Thursday, May 18, 2017

Eitan, Merkava and Next Gen Tank path laid out for the IDF...
The Armored Corps is fighting more and more unconventional wars and facing new enemy tactics.

According to Matzliach the main challenge facing it today is the “disappearing enemy,” which arrives, attacks and retreats within seconds.

If in previous wars it was usually clear where the enemy was located, today’s enemy is decentralized and much harder to get a fix on, he said. They have become “time sensitive targets,” Matzliach said, adding that the challenge is to strike them immediately after they are detected.

“Man is not capable of processing all the information when it comes to the disappearing enemy,” he said, comparing the sensors and computer in the “Barak” to the WAZE navigation system that makes things easier for drivers.

“We understand that we need a real-task computer in the tank to fuse all the information together, to present it to the tank commander so he can be able to make only the most important decision... so he can really see and identify the target and analyze situation in order to make the decision to shoot or not.”

As a “smart-tank” the “Barak” will have fused sensors and a task computer that will present all information to both the crew inside the tank as well as to other tanks and vehicles present in the field. The simplification and sharing of intelligence and information via C4I (Command, Control, Communications, Computers, and Intelligence) and the interoperability of all vehicles is crucial for more accurate and quicker hits.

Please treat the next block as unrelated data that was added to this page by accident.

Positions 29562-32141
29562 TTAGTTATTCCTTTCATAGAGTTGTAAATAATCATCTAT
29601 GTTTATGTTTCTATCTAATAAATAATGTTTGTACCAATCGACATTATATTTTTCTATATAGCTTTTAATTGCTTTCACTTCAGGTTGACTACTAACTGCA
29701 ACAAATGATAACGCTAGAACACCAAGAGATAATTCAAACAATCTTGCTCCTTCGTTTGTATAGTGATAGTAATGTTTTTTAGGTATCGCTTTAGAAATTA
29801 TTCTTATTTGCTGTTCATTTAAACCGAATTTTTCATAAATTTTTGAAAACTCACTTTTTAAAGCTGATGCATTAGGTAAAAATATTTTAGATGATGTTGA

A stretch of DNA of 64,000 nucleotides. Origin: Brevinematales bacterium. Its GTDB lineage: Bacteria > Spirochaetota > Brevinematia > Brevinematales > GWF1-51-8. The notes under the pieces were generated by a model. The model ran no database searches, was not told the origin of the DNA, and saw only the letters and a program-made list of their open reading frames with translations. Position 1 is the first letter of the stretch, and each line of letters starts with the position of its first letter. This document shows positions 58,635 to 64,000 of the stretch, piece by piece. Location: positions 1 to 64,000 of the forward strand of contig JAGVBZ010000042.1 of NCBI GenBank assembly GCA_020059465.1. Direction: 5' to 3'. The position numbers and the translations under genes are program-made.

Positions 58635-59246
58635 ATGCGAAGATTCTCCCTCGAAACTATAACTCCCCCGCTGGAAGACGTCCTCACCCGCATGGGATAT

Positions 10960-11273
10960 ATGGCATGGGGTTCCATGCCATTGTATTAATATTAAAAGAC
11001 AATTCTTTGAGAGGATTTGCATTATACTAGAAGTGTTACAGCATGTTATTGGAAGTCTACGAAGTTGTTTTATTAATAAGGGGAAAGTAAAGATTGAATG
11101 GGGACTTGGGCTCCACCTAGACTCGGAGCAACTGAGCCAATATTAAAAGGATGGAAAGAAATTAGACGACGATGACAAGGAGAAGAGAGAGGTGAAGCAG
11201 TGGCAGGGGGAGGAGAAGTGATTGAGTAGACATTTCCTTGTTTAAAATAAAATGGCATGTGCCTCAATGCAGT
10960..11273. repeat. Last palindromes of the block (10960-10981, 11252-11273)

In addition to the “Barak,” which is set to be ready within the next few years, Matzliach also described the Defense Ministry’s new wheeled armored personnel carrier, known as the “Eitan,” or “Steadfast,” which recently finished its first round of operational testing with the Nahal infantry brigade.

Replace the aging M113 APC, the “Eitan” will be able to carry 12 soldiers – including the commander, gunner and driver – who will enjoy more comfortable seating, air conditioning and touch-screen systems offering a 360-degree view of the battlefield.
The Israelis are taking a terrible gamble.

It appears that they're almost betting that they will not face another nation state military.

They're heading toward an all counterinsurgency/terrorists force all the the time type force.

That's a mistake in my opinion.

Skillsets required to face nation state forces automatically translate to counterinsurgency/terrorist forces.  It doesn't work the other way around. What happens when they go up against a Hybrid Warfare type situation? What happens when Iran (just a hypothetical) pushes Syria to work with Hezbollah to put its rebuilt Army against the IDF?

I worry that the Israelis are making the same mistake that the Bush Jr Admin Dept of Defense did.  They made an assumption that a generational war against terrorist would be allowed by the citizenry.  Talk of a 50 plus year war in Afghanistan and Iraq was bandied about.  So was a decades plus fight in Syria by the Obama DoD discussed publicly.

No nation can sustain combat for that long.

The Israelis are chasing a fad.  They will either crush the terrorists and make them irrelevant or they will face an enemy that has morphed beyond comprehension (they have to a certain extent already...we've seen mechanized battle groups being operated by terrorist groups).  This might be a tragic mistake on their part.

No comments :

Post a Comment

Note: Only a member of this blog may post a comment.